Wednesday, November 19, 2014

Lead Us Not into Consumption

The American Church is drowning in prosperity.  Of the four types of soil Jesus talked about, we are clearly most like the third, where the "weeds" of "the worry of the world and the deceitfulness of wealth choke the word, and it becomes unfruitful" (Matt 13:22).  Most thoughtful men realize this, some have warned eloquently about it, but no one seems to have found an herbicide that works. 

Examine your own life: compare the huge pile of blessings you enjoy (which would be considered fabulous luxuries by people in most places of the world and most times in history), and the trickle of meaningful ministry that you produce.  Of the 168 hours that come your way every week, how many of them get spent simply on keeping yourself and your family rested and fed and healthy and clean and clothed and looking decent (and paying for all of the above)?  How many get spent on the Word of God and prayer and evangelism and discipleship?

Why is it that Christianity is declining in our country while we have more money and more training and more tools available to us than ever before?  Why is it that of 1,999,564,000 professing Christians in the world, only 10,200 are foreign missionaries to unevangelized peoples?  Of the 15.2 trillion dollars in annual income of professing Christians, why do only $250 million make it to supporting foreign missions in unevangelized places?  (Year 2000 statistics, includes all denominations and sects of Christianity.) 

How could this happen in a religion founded by a Someone who had no place to lay His head (Matt 8:20), and propagated throughout the Roman empire by a man who wrote 1 Corinthians while hungry, poorly clothed, and homeless (4:11)? 

I am grateful that the American church has some men who model for us commitment to Scripture, devotion to prayer, skill in evangelism, fidelity in marriage, wisdom in child-rearing, and many other aspects of following Jesus.  But where are the Christian men today who can lead us out of chokehold of the American dream?  Even the ones who preach against it most, seem to lead lifestyles that are virtually indistinguishable from the rest of us.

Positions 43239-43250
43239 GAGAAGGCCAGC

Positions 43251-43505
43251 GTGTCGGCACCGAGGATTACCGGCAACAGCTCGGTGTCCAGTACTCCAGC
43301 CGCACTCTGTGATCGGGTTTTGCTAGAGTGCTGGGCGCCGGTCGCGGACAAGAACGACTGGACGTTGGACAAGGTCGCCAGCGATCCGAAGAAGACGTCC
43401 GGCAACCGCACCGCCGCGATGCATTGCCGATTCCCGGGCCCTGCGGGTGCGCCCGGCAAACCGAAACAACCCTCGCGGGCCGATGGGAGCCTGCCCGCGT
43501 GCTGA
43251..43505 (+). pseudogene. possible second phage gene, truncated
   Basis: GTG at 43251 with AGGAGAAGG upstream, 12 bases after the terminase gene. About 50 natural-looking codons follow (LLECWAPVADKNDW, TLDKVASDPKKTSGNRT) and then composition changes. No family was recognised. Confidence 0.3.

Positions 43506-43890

Today we honor and admire David Brainerd, Adoniram Judson, David Livingston, John Wesley, George Whitefield, John Paton, and Hudson Taylor for the incredible physical and financial and familial sacrifices they made to see the gospel spread in their generations.  But no one today actually imitates them, or even seems to know how to imitate them, in our culture.  Nor do I.

May the Lord rescue us, for the sake of His own reputation.

Tuesday, November 4, 2014

When Bookishness is Bad

A few day ago I realized that my insatiable appetite for reading may be a bad thing. So I’m in the early days of a month's fast from discretionary reading (other than the Bible and one book I’m almost finished with) to see if my relationship with Jesus improves any.

May be tough, I have a couple of juicy books waiting for me. (Stop laughing.)

But I found a few reasons why I love reading so much.  Books are like ideal friends, so much more appealing to me than people.  I like books in the same way that some people like dogs or cats.  Books are quiet when you are busy, and talk when you need their comfort or advice.  They are available to help 24x7.  Books stay the same, and you can come back as many times as needed to the passages that you want to remember. Worst case, if a book is unhelpful or just plain wrong, you just close it and move on. It cannot hurt you in the way a person can.  Books are normally more organized and less messy than people. You can extract the information you want quickly from a book. Books give, people take.

A book also offer the promise of a better life. Its dust jacket tells me that it will give me the key I’ve been missing to better interpersonal skills, or a better walk with the Lord, or better evangelism skills. 

But somehow books still leave me thirsty.  They never make my life as exciting or satisfying as the dust jacket makes it sound.
And books can be more misleading. The author can present his best side, and fool you into believing his words in a way that would evaporate if you could observe him in real life for five minutes. The theologian might be a jerk to his wife, and the evangelism expert might be neglecting his kids.

So, pray that I persist during this 30 days, and emerge from it different, and more balanced.